The government’s new endeavour is to inject satellite-based technology into governance and numerous common uses. In this interview given to Madhumathi D.S. in mid-February, A.S. Kiran Kumar, who has completed a year as Secretary, Department of Space and Chairman of Indian Space Research Organisation, talks about new shifts in India’s space activities in satellite and launcher areas.

A space law has been in the offing. What is its status?

We have submitted papers to the government based on discussions we first had with academicians and legal experts in January 2015. It should be approved for circulation among a large number of departments — the Ministries of Home Affairs, External Affairs [Defence, Finance, Law,] etc. Some more insight should come in from there. Something concrete should come out by next year. A Space Act will be finally brought out through Parliament.

Read more at: Hindu

China Sets Sights on Mining the Moon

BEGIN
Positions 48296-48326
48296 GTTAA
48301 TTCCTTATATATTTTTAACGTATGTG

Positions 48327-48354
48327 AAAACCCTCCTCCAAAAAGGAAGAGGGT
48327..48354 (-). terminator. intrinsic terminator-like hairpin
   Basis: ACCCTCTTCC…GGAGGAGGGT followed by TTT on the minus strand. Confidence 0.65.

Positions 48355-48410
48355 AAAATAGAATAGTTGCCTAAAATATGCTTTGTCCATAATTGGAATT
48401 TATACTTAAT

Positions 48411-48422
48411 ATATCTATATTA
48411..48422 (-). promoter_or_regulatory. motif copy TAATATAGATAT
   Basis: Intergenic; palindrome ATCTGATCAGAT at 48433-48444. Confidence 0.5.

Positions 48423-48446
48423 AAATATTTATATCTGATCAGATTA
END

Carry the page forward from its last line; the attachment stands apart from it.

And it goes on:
The space-faring nations have ignored the 1979 outer space treaty, and last year the US’s Space Act removed legal obstacles to extraterrestrial activity, and many people are gearing up to mine one of the most valuable substances that occurs in nature.

This extraordinary substance is the isotope helium-3, invaluable in ensuring the safety of nuclear power stations on Earth, and providing an all-powerful rocket fuel.

It is rare on Earth. It is found in troclotite, a metal of magnesium and iron, again rare but plentiful in the moon’s crust.

Read more at: Times Live

US Astronaut and Twin Assist in Zero-g Research

Spending time in zero gravity causes extreme stress on the human body — a phenomenon that astronaut Scott Kelly’s return from space will shed light on.